Kinda makes you wonder why they aren't using methods from the multi armed bandit literature.

Multi armed bandit methods work best with immediate success-fail metrics. This one has time delays.

An example of how machine learning goes wrong is if a treatment slows down the progression but increases the death rate. Given exponential ramp up in the incoming cases, it will look good until the final horrifying numbers are in. You need to slice and dice the numbers by cohort to detect/react to this.


I decided that some numbers on how things go wrong would help.

Suppose that the treatment increased deaths by 50% but delayed death by a week. And we have a doubling rate for the disease of 1 week.

Back of the envelope that means that the treatment will have 1.5x the deaths from when the disease happened 0.5 times as much for 0.75 of the deaths at any point in time. It looks like it saves 25% of lives when in fact it kills 50% more people. The raw numbers will look good until you look at a cohort over time.

Current doubling time for deaths has been about 3 days. My assumption of a week is therefore optimistic. Perhaps we get there with social distancing.


"Multi armed bandit methods work best with immediate success-fail metrics. This one has time delays."

Well, sure, but everything works best with immediate success-fail metrics. That's one of the most basic results from learning theory is that the longer the latency between stimulus and response the slower the learning rate can be. I'm not sure how multi-armed bandit is special in this regard in any particular dimension. All learning techniques are going to be susceptible to the problem you outline in your second paragraph.

This is one of those "there is no perfect solution" situations. It's really easy to say that out loud. It's quite difficult to internalize it.

(Also, just as a note to your other post, bear in mind that our hard-core "social distancing" efforts in the US are just about to reach approx. 1 incubation period. It is only just this week that we're going to start seeing the results of that, and it'll phase in as slowly as our efforts 1-2 weeks ago did. My state just went to full lockdown today, though we've been on a looser lockdown for a week before that.)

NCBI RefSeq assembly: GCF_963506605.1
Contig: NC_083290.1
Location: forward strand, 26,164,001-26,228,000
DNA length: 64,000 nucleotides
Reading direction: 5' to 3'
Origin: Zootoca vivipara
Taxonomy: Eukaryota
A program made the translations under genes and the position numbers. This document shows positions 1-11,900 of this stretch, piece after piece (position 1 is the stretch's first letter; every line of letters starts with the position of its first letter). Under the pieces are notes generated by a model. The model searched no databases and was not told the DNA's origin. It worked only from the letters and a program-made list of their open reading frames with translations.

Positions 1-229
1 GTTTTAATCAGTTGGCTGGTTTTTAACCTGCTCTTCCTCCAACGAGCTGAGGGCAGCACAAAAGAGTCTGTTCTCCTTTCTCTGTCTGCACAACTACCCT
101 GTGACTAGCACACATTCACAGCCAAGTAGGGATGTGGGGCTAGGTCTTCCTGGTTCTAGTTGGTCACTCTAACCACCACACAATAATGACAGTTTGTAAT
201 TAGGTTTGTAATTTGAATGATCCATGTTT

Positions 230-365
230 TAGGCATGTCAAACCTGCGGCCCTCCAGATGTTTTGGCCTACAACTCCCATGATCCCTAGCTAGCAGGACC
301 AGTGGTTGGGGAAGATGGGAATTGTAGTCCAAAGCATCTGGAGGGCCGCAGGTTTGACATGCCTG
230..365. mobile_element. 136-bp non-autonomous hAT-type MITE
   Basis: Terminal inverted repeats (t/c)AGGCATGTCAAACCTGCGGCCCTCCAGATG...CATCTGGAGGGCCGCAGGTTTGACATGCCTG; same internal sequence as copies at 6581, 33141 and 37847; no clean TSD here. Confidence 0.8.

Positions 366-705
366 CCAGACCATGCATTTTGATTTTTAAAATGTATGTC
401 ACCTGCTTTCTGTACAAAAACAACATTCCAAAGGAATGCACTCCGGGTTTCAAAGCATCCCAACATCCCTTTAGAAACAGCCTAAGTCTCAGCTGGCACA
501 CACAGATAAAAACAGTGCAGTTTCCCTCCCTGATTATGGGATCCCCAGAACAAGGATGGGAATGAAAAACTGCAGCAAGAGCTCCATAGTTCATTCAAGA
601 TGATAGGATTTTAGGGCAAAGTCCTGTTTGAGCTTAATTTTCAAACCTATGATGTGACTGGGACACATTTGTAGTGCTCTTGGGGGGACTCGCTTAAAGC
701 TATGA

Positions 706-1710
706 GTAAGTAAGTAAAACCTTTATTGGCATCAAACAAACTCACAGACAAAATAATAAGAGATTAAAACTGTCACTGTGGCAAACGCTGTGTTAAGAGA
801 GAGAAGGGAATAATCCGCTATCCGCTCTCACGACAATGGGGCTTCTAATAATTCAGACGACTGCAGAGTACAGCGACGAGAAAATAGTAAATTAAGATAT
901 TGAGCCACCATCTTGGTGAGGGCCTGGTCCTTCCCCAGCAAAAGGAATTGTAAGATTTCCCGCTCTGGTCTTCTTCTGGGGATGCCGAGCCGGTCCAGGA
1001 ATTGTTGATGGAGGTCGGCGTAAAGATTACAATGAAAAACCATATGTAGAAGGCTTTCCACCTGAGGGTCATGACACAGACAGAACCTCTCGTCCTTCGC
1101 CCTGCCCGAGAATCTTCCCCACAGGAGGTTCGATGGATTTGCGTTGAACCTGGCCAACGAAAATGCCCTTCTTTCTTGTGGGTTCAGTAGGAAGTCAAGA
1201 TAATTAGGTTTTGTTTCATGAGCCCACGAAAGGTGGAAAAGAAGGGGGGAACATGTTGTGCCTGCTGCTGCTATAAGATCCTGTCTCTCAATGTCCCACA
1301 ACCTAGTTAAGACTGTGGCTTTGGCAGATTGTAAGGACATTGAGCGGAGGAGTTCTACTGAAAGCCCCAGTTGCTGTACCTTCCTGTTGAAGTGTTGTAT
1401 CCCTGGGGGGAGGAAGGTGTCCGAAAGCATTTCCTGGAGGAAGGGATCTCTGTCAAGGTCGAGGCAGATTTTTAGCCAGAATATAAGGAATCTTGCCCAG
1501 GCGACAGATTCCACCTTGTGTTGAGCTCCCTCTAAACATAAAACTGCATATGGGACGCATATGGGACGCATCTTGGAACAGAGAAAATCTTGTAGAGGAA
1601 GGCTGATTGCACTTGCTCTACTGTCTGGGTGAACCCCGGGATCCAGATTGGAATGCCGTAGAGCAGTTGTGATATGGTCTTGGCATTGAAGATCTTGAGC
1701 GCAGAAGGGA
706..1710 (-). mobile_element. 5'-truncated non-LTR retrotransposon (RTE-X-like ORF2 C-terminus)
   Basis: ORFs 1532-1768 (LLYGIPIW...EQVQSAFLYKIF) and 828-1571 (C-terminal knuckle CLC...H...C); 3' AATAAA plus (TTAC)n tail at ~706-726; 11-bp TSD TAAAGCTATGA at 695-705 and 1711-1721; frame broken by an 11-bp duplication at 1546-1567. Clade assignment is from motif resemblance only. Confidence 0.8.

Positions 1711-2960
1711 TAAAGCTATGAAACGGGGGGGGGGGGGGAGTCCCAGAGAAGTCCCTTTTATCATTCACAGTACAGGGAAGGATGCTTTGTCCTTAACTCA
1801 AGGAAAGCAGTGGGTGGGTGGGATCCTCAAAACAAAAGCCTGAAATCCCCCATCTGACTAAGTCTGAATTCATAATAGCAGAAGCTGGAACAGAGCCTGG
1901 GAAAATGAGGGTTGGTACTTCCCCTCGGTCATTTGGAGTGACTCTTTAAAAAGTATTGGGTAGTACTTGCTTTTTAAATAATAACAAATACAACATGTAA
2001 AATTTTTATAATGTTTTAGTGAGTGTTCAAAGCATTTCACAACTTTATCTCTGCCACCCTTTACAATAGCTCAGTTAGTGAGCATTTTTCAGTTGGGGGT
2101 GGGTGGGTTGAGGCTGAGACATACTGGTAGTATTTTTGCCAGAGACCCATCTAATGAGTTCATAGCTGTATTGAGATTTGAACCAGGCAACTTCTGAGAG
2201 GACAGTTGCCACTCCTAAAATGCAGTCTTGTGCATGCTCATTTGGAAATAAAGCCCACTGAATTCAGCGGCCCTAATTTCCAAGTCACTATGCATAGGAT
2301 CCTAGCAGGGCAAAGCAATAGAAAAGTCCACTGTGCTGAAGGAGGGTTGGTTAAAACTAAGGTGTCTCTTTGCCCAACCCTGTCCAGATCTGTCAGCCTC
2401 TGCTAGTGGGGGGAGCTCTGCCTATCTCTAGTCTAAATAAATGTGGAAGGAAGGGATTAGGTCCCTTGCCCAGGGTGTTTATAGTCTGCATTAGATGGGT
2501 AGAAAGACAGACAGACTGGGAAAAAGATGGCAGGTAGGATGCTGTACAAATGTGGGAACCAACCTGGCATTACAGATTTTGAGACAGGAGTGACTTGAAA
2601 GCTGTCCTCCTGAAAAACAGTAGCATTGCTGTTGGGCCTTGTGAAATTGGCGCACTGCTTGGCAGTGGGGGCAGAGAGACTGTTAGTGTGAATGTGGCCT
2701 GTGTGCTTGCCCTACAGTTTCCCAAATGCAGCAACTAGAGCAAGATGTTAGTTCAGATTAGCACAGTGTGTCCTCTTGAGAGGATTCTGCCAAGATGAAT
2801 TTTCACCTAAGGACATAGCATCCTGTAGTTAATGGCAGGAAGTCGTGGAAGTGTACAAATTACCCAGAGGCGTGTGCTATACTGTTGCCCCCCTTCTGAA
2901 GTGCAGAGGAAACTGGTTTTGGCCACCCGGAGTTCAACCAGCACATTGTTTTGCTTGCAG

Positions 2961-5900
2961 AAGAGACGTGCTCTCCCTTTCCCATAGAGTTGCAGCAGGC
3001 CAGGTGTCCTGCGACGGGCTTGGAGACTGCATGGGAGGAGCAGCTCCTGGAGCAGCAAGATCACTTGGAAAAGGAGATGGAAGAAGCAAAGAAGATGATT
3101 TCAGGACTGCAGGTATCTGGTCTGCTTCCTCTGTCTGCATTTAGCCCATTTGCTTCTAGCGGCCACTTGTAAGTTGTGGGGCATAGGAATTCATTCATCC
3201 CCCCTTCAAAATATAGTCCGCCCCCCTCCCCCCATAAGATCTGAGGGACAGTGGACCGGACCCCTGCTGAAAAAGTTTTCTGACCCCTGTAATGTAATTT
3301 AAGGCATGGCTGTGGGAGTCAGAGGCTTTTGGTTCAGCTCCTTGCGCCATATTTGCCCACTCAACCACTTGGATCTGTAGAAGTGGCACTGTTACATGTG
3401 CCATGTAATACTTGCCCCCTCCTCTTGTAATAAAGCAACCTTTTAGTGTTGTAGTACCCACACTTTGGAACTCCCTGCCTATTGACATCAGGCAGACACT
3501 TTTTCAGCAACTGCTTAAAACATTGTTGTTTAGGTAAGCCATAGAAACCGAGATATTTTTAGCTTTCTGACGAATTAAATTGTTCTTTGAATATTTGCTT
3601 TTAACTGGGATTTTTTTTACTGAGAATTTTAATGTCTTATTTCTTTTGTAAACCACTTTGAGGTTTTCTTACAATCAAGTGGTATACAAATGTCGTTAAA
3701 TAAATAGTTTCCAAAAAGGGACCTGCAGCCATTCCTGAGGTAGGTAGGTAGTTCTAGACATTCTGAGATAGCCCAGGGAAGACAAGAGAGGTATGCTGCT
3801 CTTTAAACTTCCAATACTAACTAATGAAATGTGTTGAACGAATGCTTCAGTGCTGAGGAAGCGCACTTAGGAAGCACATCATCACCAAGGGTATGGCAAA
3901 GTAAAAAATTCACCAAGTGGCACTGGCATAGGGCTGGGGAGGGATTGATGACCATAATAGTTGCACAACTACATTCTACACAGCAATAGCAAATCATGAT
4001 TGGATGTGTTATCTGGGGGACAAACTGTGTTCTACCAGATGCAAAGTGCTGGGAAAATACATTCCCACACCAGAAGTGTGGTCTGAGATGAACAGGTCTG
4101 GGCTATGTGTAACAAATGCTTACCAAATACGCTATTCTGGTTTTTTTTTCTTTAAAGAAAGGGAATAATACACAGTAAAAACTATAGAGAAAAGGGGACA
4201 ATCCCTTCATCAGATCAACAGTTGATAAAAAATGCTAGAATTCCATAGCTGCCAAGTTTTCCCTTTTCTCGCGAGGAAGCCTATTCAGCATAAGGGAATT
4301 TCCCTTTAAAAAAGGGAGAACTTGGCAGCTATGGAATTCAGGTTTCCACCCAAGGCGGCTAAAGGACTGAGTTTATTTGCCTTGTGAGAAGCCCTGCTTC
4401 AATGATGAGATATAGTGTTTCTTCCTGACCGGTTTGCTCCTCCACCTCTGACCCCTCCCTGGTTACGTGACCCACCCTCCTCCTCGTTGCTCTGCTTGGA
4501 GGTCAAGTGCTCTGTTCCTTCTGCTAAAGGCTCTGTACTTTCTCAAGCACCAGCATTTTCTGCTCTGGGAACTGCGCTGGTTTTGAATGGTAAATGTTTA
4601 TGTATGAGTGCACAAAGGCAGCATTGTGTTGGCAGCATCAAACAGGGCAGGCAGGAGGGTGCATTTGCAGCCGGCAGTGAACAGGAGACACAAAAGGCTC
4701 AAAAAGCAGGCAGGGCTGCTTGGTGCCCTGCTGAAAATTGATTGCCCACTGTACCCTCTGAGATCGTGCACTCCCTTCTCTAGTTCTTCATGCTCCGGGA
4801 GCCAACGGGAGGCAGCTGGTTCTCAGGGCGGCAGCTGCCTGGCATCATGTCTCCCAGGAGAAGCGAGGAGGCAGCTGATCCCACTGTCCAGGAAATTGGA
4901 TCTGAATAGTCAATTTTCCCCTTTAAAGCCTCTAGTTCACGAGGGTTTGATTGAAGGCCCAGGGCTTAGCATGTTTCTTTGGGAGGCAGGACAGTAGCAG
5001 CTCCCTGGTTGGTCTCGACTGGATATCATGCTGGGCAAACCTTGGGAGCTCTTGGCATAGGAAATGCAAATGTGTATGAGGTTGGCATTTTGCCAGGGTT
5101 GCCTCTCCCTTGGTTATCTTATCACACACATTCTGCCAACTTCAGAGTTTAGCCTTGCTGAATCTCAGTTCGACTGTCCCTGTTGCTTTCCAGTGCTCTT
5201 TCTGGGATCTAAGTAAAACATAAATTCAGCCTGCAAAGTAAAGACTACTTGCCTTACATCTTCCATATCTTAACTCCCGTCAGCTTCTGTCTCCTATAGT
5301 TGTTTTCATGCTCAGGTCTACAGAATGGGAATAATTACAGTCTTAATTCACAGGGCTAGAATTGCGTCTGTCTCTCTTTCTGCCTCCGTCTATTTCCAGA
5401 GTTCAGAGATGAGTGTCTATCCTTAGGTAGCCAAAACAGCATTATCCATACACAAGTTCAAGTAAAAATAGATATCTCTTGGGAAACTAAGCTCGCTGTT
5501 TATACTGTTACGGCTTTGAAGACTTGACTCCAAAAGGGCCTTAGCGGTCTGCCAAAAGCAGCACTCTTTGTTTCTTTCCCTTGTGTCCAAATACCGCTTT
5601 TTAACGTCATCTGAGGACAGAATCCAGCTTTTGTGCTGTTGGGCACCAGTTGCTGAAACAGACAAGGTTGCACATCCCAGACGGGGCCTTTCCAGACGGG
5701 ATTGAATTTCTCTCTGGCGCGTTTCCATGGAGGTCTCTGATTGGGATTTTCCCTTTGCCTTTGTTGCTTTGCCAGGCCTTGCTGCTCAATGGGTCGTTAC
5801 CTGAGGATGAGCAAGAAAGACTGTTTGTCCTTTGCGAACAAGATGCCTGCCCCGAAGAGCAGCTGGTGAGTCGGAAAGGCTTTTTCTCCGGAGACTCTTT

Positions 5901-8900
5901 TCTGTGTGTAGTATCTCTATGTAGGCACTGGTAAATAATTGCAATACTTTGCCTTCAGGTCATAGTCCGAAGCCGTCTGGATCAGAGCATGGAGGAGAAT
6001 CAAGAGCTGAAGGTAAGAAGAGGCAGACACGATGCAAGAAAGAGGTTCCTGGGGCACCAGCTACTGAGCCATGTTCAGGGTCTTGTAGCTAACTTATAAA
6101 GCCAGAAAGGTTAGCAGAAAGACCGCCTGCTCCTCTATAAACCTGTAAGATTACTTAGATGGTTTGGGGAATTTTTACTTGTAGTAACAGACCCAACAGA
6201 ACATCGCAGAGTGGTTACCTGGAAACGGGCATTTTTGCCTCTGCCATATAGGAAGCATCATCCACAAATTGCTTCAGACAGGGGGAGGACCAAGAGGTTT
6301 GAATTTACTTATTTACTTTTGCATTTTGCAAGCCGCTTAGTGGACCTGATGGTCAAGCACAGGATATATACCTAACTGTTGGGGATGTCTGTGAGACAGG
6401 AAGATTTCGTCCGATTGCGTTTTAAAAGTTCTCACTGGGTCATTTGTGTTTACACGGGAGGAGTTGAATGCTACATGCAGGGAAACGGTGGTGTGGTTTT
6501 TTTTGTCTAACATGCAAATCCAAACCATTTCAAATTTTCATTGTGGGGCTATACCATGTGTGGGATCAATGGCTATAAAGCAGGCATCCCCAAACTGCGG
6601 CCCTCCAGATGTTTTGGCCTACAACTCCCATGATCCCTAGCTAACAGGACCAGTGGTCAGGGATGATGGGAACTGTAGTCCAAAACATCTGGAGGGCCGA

Everything works better with immediate success/fail metrics. However the simplest approach is easiest to analyze, and is easiest to analyze after the fact in as many ways as you want. The more complex the decision making, the less we should be willing to put it under the control of a computer program. (Unless that program has been well-studied for our exact problem so that we trust it more.)

Which medicine looks effective? Which medicine gets people out of the hospital faster? What underlying conditions interacted badly with given medicines? These questions do not have to be asked up front. But they can be answered afterwards. And knowing the answers, matters.

Here is an example. Suppose that we find one medication that gets people out of bed faster but kills some. In areas with overwhelmed hospitals, cycling people through the bed may save net lives. If your hospital is not overwhelmed, you wouldn't want to give that medicine. Now I'm not saying that any of these medicines will come to a conclusion like that. But they could. And if one did, I definitely want human judgement to be applied about when to use it


I don't think anyone is proposing actually removing all humans from the loop, so I think that's an argument against a strawman.

Even if they were proposing it, there's no realistic chance of it happening.

I don't want people blindly copying "standard" scientific procedures either, where we run high-stastistical-power studies for months with double-blind scenarios then carefully peer-review it and come up with some result somewhere in 2022.


So, hopefully there will be blinded researchers who analyse the data.

They'll probably use sequential stopping rules to take samples of incoming data.